No frills from a lean, spare Sting...
Sting almost pulled it off.
For the second number in his two-hour set at The Woodlands Pavilion, the ex-Policeman called on 'Heavy Cloud No Rain', from his new album.
Instead, Monday night, there was a heavy cloud and a moderate drizzle, sprayed by a breeze that forced soundmen to cover their consoles located under the roof. The rain eventually subsided. But the skies wouldn't part, and this would be no magical evening conducted by a pop shaman.
Instead, it was an appealingly mortal, songworthy concert by a man often portrayed as smug and aloof. Umbrellas popped up among the ever-ready lawn crowd, and Sting responded with a lean backup band, no-frills production and businesslike set that focused on lyrical and melodic content.
New LA trio dada opened with selections from its lilting debut album 'Puzzle', concluding on the record's two best songs, 'Dizz Knee Land' and 'Dorina'. But if they plan on being taken as seriously as their music suggests, bassist Joie Calio had best ditch the shirtless, baggy shorts and flailing-hair routine that every thrashmeister-wannabe garage band affects.
Sting was touring in support of his new 'Ten Summoner's Tales', perhaps the best album of his solo career since leaving The Police. In contrast to the album's slick production and complex instrumentation that features multiple horns and strings, the touring band is a no-nonsense, rock-like machine: Sting on vocals and bass, Dominic Miller (ex-World Party sessionman) on guitar, Vinnie Colaiuta (Frank Zappa, Michael Jackson, Madonna) on drums, and David Sancious (Bruce Springsteen's first three albums) on keyboards.
This distilled Sting 's music from the wayward jazz-rock-worldbeat fusion - often too sophisticated or cumbersome for a pop format - that marked his earlier tours into spacious, agreeable arrangements that allowed his considerable melodies room to breathe. Sting's bass work was elastic enough to rock, stretch out or vibrate with heavy bottom action.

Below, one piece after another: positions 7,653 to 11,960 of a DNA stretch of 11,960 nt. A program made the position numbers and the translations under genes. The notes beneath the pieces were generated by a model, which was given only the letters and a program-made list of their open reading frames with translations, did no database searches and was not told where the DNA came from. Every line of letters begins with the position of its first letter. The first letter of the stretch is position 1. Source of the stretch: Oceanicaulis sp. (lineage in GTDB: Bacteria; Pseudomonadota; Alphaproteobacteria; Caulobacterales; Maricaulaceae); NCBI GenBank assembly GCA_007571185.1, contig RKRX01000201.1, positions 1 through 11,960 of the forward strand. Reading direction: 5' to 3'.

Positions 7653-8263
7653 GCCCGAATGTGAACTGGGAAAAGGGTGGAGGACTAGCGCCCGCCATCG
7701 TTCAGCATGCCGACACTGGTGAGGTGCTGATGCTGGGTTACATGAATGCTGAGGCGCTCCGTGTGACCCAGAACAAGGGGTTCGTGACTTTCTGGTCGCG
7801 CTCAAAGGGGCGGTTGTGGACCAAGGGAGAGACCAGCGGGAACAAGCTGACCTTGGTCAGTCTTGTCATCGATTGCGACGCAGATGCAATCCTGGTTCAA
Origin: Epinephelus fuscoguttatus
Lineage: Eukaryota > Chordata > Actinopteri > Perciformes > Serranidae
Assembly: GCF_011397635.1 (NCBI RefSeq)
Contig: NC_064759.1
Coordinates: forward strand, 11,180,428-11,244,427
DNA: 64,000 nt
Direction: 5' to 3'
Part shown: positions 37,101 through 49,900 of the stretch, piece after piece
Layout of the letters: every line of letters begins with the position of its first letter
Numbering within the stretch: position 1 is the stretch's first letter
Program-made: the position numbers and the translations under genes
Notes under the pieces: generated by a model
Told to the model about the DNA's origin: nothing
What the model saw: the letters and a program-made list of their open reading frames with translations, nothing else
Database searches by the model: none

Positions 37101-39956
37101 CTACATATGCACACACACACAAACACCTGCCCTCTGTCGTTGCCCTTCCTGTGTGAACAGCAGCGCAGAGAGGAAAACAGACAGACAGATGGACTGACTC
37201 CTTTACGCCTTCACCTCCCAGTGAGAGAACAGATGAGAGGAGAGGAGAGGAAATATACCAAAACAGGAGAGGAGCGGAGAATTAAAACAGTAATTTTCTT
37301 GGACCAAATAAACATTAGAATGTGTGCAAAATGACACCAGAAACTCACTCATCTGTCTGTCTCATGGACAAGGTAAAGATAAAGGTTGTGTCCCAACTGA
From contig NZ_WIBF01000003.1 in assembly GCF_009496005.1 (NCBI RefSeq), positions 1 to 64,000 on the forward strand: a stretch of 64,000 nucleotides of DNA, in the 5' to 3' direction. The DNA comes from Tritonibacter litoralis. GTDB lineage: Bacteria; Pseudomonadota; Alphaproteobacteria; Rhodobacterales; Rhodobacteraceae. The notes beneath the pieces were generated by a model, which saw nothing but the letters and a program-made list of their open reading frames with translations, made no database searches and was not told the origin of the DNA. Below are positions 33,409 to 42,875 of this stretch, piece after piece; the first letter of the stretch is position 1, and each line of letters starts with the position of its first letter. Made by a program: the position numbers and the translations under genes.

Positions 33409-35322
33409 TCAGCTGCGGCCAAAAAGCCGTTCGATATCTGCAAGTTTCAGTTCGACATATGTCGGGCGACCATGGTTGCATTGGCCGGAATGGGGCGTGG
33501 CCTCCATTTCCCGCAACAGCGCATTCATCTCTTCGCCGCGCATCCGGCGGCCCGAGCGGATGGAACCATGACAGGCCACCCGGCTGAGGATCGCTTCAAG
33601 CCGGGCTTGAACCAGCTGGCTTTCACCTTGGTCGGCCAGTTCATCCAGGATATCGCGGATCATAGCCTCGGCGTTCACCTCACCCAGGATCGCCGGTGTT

Sancious was especially nimble as the band opened on the album's first cut, 'If I Ever Lose My Faith in You', and proceeded into 'Heavy Cloud No Rain', the gorgeous 'Love Is Stronger Than Justice', 'Seven Days', a literal translation of the Beatles' 'A Day in The Life', 'Fields of Gold' and the lovely 'Shape of My Heart'.
Through it all, Sting , dressed in white blouse and dark pants, distanced his persona from the music, as if his considerable reputation would only get in the way. Enigmatic throughout, his sense of humour and playfulness were kept behind a serious, low-key facade. He resorted to no showmanship and kept his stage patter to a perfunctory, ''It's good to be back in Houston.''
Toward the end of the set, he dipped into the past for 'Every Little Thing She Does Is Magic', 'King of Pain' and the Police classic, 'Roxanne'. Surprisingly, the latter evinced the same energy and passion as Sting's new material, no small feat for a song that is no doubt a trap after thousands of renderings.
The near-sellout crowd called Sting back for two encores.
(c) The Houston Chronicle by Marty Racine